By 13 March 1933, 25-year-old Harvey had started to campaign at light heavyweight, drawing against Eddie Phillips at the Albert Hall in a British title eliminator. After stepping back down to unsuccessfully defend his British and Commonwealth middleweight straps against former foe, Jock McAvoy, Harvey faced Phillips again on 12 June 1933 at Olympia, Kensington, for the British light heavyweight title.



The well spoken Cornish favourite, who loved a three piece suit and silk ties, was very calm in the build up to this fight. His relaxed energy carried well into the ring as Harvey beat Phillips on points, making him a two weight British champion.


Four months later, Harvey travelled to Paris, handing Algerian born Frenchman, Carmelo Candel his first KO loss in 50 fights, by way of a fifth round stoppage. After a successful defence of his British light heavyweight title against fellow Brit Jack Peterson, Harvey moved up again, challenging the reigning Commonwealth heavyweight champion, Larry Gains. Despite giving away over 35 lbs in weight to the Canadian, Harvey pulled off a points victory behind his boxing skills at the Albert Hall on 8 February 1934.


Two fights later, on 4 June 1934, Harvey was back in with Peterson, but this time at heavyweight, with the British and Commonwealth heavyweight titles at stake, in front of 70,000 fans at White City Stadium. With Harvey weighing below the modern day light heavyweight limit, Peterson proved to be too strong and relentless, stopping his opponent in the twelfth round. Four fights later, the two locked horns again and despite a better performance from Harvey, Peterson walked away with a clear points victory over 15 rounds.


Harvey didn’t fight for the next 11 months, but when he did on 9 November 1936 at the Empire Pool, Wembley, it was at his natural fighting weight, taking on world champion John Henry Lewis, for the light heavyweight world title. Once again despite putting on a gutsy performance, Harvey fell short of world honours again, losing a points decision.


In his next four fights, Harvey defended his British light heavyweight crown against former foes Jock McAvoy and Eddie Phillips, and regained the vacant Commonwealth heavyweight crown against Larry Gains, this time stopping the noticeably larger Canadian fighter in 13 rounds.


Four months later, on 10 July 1939 Harvey took on Jock McAvoy in their fourth encounter, but this time far more was at stake. In addition to the British and Commonwealth light heavyweight titles, the vacant BBBofC world light heavyweight title was on the line (last held by Joe Choynski and vacated after Harvey’s reign in 1942). The Associated Press summed up the epic encounter. "A crowd of 90,000 at White City Stadium saw Harvey finish strongly to take the decision after he had been floored by McAvoy for a count of one in the second round... surviving a terrific beating in the fourteenth round, Harvey caught McAvoy in his corner in the final round and beat him badly with a series of hard right crosses."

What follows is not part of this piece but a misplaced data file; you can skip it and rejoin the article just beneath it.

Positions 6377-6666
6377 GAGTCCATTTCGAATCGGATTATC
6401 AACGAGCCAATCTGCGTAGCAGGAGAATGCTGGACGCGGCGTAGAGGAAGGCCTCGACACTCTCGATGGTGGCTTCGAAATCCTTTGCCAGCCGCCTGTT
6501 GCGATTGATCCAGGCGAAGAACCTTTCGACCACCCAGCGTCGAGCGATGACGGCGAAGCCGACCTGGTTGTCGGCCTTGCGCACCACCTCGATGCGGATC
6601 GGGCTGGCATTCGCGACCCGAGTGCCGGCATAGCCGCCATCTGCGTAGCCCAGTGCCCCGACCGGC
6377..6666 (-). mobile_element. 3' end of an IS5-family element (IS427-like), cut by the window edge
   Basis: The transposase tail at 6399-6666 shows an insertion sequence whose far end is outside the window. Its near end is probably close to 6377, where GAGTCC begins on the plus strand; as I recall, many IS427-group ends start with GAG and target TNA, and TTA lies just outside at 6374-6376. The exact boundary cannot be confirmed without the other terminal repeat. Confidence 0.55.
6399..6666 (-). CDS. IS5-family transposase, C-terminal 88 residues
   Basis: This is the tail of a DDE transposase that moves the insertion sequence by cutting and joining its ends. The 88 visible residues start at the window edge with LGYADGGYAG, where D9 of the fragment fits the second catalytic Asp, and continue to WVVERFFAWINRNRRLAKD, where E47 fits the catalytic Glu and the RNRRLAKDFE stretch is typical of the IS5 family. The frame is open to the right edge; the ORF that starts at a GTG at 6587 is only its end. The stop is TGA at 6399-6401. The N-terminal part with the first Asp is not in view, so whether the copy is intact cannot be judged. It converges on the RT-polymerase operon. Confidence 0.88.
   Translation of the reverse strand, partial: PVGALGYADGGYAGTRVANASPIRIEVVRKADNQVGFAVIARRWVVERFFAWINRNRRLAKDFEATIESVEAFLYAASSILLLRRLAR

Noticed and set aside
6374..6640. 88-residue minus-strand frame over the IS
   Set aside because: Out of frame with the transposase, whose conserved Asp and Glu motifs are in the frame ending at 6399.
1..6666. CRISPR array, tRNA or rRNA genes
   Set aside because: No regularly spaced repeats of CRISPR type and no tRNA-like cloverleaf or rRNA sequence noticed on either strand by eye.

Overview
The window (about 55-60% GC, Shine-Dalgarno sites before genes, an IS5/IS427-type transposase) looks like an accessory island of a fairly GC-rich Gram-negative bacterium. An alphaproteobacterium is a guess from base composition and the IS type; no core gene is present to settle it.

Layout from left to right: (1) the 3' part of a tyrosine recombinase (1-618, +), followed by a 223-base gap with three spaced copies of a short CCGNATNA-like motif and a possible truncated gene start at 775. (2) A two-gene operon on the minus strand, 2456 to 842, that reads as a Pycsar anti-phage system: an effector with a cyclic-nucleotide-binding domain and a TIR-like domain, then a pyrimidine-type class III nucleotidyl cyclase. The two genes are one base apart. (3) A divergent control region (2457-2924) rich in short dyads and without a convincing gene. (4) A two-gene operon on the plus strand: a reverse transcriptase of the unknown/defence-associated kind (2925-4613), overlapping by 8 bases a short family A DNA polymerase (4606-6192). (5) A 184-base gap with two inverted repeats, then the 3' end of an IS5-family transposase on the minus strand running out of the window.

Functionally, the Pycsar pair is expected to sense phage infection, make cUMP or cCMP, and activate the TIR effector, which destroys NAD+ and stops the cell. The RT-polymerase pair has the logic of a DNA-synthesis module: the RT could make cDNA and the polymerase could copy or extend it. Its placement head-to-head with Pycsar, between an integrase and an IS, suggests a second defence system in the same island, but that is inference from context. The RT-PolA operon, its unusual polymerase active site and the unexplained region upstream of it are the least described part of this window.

Shortly after, on 1 September 1939 World War II officially erupted and Harvey joined the effort. Due to being a sporting hero, he was awarded sergeant status and by 1940, he was commissioned as a pilot officer.


While countries were fighting all over the globe, Harvey decided to exchange leather one last time, before officially bowing out of professional boxing. On 20 June 1942, at White Hart Lane Stadium, Tottenham, Freddie Mills challenged Harvey for his British and Commonwealth light heavyweight titles. After a three year hiatus, Harvey’s attempt against a very active Mills did not go as planned. The multiple weight champion was knocked through the ropes in the second round and counted out while still out of the ring.


Harvey fought in every class from flyweight to heavyweight and retired with an incredible 146 fight professional boxing record, consisting of 122 wins, 14 losses and 10 draws. He claimed to have had in excess of 400 professional contests, but the belief is he was also referring to booth fights.


After boxing, Harvey became a publican, taking ownership of the Steam Passage pub in Angel, North London. He died at his home on 28 November 1976 from a heart attack, but his spirit still lives on, with his portrait on the wall of the National Portrait Gallery. As one of Britain’s most decorated fighters, Harvey was posthumously inducted into the International Boxing Hall of Fame in 2008, alongside living recipients Larry Holmes and British promoter, Frank Warren.


Paul Zanon, has written eight books, with almost all of them reaching the No1 Bestselling spot in their respective categories on Amazon. He has co-hosted boxing shows on Talk Sport, been a pundit on London Live, Boxnation and is a regular contributor to Boxing Monthly magazine amongst other publications.